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Mr. William Cash (Stone): Further to that previous point of order, Mr. Speaker. As my hon. Friend the Member for Aldershot (Mr. Howarth) said, it has been extremely good of you to give us so much time for questions.
Mr. Secretary Milburn, supported by the Prime Minister, Mr. Chancellor of the Exchequer, Mr. Secretary Straw, Mr. Secretary Murphy, Mr. John Hutton and Jane Kennedy, presented a Bill to restate and amend the law about adoption and amend the Children Act 1989: And the same was read the First time; and ordered to be read a Second time tomorrow, and to be printed. Explanatory notes to be printed [Bill 66].
Mr. Donald Anderson (Swansea, East): I am grateful for the opportunity to open this debate, which is based on the report on weapons of mass destruction published by the Select Committee on Foreign Affairs in August 2000. I am pleased to say that it is a unanimous report. I am very grateful to my colleagues on the Committee for the dedication, diligence and teamwork that went into producing it.
The inquiry was wide ranging, covering national missile defence, the major nuclear treaties, conventions on chemical and biological weapons and control regimes. We took evidence from academics and the Foreign Secretary, and received a vast amount of written evidence from a wide variety of sources. We visited the disarmament conference in Geneva, the United Nations in New York and our American counterparts in Washington, and we drew on the experience of our specialist advisers, to whom I pay tribute. We also had in mind the fact that the subject had previously been tackled by the Committee in the 1994-95 Session.
The inquiry was timely, partly because of the plans for national missile defence, which were being considered by President Clinton. In addition, there were new Presidents in the Russian Federation and the United States and various review conferences were approaching, such as the conference on biological and toxin weapons this year and the non-proliferation treaty conference in 2005.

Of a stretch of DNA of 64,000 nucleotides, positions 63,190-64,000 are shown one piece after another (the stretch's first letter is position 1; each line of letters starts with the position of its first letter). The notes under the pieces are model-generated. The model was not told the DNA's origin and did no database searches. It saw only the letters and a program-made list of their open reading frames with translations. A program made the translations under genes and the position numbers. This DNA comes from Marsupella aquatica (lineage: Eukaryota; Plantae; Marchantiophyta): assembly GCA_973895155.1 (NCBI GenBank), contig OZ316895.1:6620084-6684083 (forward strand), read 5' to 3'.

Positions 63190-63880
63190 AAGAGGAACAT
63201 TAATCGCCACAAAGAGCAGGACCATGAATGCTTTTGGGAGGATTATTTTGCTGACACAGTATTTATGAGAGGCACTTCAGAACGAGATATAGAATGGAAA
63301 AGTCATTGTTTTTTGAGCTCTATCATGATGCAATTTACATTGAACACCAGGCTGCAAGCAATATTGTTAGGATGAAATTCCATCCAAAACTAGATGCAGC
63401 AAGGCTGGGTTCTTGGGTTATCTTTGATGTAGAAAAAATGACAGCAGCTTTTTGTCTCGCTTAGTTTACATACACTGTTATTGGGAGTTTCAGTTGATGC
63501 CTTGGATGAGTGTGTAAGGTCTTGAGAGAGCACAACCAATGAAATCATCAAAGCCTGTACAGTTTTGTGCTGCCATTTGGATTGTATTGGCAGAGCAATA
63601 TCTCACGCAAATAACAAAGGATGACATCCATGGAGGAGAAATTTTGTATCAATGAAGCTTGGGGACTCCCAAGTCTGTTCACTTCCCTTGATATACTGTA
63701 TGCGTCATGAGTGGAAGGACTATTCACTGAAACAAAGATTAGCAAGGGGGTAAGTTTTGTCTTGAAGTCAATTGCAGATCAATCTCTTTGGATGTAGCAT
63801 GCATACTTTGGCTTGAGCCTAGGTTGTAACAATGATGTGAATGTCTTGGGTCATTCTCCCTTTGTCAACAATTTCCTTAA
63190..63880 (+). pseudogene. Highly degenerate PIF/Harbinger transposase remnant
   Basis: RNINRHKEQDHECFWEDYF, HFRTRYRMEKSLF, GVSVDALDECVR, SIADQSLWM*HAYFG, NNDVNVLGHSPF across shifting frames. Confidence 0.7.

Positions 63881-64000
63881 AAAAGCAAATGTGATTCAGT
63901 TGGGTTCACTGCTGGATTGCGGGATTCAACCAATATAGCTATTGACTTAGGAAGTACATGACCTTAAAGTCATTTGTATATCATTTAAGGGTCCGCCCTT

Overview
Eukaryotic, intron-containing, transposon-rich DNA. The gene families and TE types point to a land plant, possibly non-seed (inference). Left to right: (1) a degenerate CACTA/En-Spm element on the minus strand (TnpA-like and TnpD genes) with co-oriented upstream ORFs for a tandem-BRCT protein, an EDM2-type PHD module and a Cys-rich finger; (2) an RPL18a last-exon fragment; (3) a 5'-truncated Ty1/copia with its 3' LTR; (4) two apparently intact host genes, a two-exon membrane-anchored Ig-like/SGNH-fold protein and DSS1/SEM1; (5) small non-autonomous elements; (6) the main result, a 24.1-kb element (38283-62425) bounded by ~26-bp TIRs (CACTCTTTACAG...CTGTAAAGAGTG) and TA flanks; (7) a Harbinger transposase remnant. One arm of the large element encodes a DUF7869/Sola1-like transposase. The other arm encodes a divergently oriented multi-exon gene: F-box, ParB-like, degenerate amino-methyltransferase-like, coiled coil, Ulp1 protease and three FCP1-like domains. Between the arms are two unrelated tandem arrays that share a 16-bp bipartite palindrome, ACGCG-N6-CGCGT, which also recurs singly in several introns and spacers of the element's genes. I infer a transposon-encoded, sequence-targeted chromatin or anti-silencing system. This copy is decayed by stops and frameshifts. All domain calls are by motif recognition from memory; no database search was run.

Arms control is not in the headlines as much as it was during the cold war in the 1970s and 1980s--indeed, our visit to Geneva was extremely depressing, as the conference has not been able even to agree an agenda--yet the subject is of vital interest to the future of mankind. The threats are now of a different nature. The regional threats between India and Pakistan, the middle east--including Iran and Iraq--and North Korea are a concern. Most worrying is the new scale of threats from terrorists and other non-state parties. I think in particular of the 1995 sarin attack in Tokyo. We were all alarmed by the Foreign Office statement, which said:
It is not my task to summarise the whole report, which I commend to the House. Instead, I shall single out key recommendations. The Government should make renewed efforts to break the deadlock on the FMCT negotiations, which have yet to start in Geneva, and should urge the United States President to resubmit the CTBT to the Senate. They should use their position in the G8 and the European Union to accelerate progress in helping the Russian Government to dispose of their surplus nuclear materials.
The key tests for the chemical weapons convention will be whether it can effectively tackle states and parties who are possibly cheating. We highlighted the delays in the implementation of the inspection regime and recommended that the Government urge the United States Government to rescind their power of presidential veto over challenge inspections. We noted that the biological and toxin weapons convention, which entered into force in 1975, did not include a verification process, which severely undermines its credibility. Again, the United States argued for the right to refuse intrusive inspections on grounds of commercial confidentiality. We urge the Government to impress on the United States that a strong verification procedure is a viable goal, and to exert maximum efforts to that end.